The proposed re-introduction of excise duty on carbonated drinks by the Nigeria Customs Service (NCS) is causing huge controversy in the manufacturing sector.
This was as industry stakeholders have warned that government’s proposed plan to tax soft drinks was capable of killing manufacturing companies producing them thereby leading to loss of jobs in the country.
The Comptroller-General of the Nigeria Customs Service (NCS), Gen. Hameed Ali, retd, had at the recent 2022–2024 Medium Term Expenditure Framework (MTEF) with lawmakers, requested that the Federal Government should lift tax waivers for companies producing soft drinks, which include, carbonated drinks, water, plastics, and tiles among others within the country.
But as the duty reintroduction excise gains momentum, Nigeria’s Organised Private Sector (OPS) has strongly condemned the proposal, describing it as ill timed.
Experts said the collection of excise duty on the products would increase the cost of production, as final consumers will be made to bear additional burden with the excise duty. If government should enforce the collection, many manufacturers will shut down and push their workers away.
Investigations reveal that some companies producing soft drinks are planning to exit the country and relocate to neigbouring countries due to high cost of production, harsh operating environment and the proposed excise duty on carbonated and non-carbonated drinks if it scales through.
At a recent business discourse for instance, the Manufacturers Association of Nigeria (MAN) revealed the proposed re-introduction of excise duty collection on non-alcoholic drinks would see producers of the items lose up to N1.9 trillion in sales revenue between 2022-2025.
Chairman of Fruit Juice Producers branch of MAN, Mr. Fred Chiazor, said the losses indicate a 39.5 per cent loss due to imposition of the new taxes with concomitant impact on jobs and supply chain businesses.
Chiazor argued that the tough economic situation in the nation presently should see the government introduce fiscal palliatives and tax rebate instead of introducing excise duty collection.
In the same vein, MAN called for the suspension of the fiscal policy, even as it noted that the proposed excise duty collection would shrink the sector’s contribution to the GDP, currently at 35 per cent of manufacturing.
Meanwhile, the President of Water Producers Association of Nigeria (WAPAN), Mr. Mackson Odiri Egberi, argued that the move to collect excise duty on water would see the product go beyond the reach of the ordinary citizens.
According to him, the chemicals used by water producers as well as the sachets are imported and subject to import duty payments, lamenting that excise duty collection would be an additional burden on producers that would force them to shut down or compromise on their standards.
The former member Presidential Taskforce on the Reform of Nigeria Customs Service; Presidential Committee on Destination Inspection and Ministerial Committee on Fiscal Policy and Import Clearance Procedure, Lucky Eyis Amiwero, said duties and revenues are not things that help a nation.
According to him, if some of the manufacturing industries close down, the revenue will be useless, adding that the excise duty was previously cancelled to be able to sustain the industry.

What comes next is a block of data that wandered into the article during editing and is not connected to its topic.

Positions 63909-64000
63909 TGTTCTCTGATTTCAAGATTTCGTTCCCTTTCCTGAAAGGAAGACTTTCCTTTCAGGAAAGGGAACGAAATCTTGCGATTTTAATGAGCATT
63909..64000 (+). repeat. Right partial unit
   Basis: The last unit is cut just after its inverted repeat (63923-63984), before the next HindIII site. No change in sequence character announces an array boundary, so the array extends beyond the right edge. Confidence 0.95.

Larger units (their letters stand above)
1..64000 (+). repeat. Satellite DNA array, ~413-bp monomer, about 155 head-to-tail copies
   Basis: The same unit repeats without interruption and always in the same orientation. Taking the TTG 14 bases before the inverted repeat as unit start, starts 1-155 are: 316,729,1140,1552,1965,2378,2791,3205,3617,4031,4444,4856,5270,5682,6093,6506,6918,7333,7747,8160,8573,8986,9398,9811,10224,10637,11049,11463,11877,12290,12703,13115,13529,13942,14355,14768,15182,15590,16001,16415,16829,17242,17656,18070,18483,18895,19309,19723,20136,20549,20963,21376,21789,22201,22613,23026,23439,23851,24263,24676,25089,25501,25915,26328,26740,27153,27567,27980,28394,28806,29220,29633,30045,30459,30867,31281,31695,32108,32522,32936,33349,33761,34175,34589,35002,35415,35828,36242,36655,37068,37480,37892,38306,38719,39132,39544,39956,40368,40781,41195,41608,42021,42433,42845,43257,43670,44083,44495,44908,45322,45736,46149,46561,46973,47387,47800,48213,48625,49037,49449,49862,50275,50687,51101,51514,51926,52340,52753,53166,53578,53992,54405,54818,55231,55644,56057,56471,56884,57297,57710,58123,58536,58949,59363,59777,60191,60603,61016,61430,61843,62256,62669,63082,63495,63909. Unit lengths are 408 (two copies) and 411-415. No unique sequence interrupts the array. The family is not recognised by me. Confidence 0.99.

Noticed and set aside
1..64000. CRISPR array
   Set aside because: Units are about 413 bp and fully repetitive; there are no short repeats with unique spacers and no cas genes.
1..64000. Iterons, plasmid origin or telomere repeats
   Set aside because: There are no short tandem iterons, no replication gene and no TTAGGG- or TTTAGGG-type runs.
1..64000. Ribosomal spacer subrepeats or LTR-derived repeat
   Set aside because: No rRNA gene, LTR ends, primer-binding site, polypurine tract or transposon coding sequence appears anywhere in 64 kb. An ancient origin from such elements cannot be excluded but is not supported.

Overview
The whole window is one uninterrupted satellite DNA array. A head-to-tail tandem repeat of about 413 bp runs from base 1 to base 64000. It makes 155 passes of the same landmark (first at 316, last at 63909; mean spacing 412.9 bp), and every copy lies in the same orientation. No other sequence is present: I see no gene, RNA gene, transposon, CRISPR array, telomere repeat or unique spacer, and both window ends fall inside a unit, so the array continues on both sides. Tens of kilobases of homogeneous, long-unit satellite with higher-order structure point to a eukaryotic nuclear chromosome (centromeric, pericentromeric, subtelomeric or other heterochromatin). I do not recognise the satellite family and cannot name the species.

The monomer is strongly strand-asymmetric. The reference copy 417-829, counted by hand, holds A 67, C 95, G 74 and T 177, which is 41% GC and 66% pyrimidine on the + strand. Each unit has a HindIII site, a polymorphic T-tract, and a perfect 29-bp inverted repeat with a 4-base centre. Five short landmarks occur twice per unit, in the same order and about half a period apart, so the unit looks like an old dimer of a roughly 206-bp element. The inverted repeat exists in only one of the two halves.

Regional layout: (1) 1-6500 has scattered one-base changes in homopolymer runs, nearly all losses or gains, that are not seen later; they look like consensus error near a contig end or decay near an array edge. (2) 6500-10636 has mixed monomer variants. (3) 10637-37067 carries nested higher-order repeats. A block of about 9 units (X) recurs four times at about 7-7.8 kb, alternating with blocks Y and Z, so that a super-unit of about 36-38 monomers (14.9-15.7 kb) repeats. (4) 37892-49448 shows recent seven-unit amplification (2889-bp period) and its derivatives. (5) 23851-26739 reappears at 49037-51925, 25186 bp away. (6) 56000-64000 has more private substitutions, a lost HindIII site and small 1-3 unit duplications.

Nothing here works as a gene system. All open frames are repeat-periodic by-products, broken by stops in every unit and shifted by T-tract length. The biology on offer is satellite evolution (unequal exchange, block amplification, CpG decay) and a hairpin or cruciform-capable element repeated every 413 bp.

“I think Customs should reduce their quest for revenue and understand what economy means. For now, I don’t think we need revenue. What we need is how do we sustain those industries so that they would not close down.
“When you impose this duty on carbonated drinks, it is going to affect the common man. The people taking all these things are not the rich but the common people.
“And, for instance, if you want to raise it, the manufacturers will raise their prices once you start to collect excise duty on that because there are import components that have been paid,” he said.
He said most of materials used to produce these products are imported and Customs are collecting import from the excise duty because the materials are not sourced locally.
He said that this is not the right time to talk about the reintroduction of excise duty on these items, adding that they should look at other countries, who are giving subsidies and concession because of COVID-19 under the present economic situation.
“For now, the exchange rate is high and is driving people out of the country. Nigeria exchange rate is moving people out of the country and businesses because the exchange rate is not stable,” he said.
He noted that the exchange rate is becoming unpredictable, inconsistent and not transparent for people to really go into import, saying the collection of excise duty is not the best because the exchange rate has not stabilised the system.
“There is need for Customs to make impact assessment instead of talking about revenue. Definitely, the policy is not the best for a country that is not investment friendly. Investment is what we need and that is what other countries are doing.
“We should not look at revenue at the detriment of closing down many companies and shutting down the consumption right of the poor. Most of these carbonated drink are actually things the poor are rely on such as Coke, Fanta and all the rest,” he said. He added that it is not the best to start collecting excise duty on those items now even no country is doing that now, adding that countries are trying to see how they can subsidise things so that their economy will work.
He said that it is not the best to start collecting excise duty on those items now even no country is doing that now, adding that countries are trying to see how they can subsidise things so that their economy will work.
“There is need to encourage those companies and this is not the right time to introduce excise duty based on the way the exchange rate is moving up everyday.”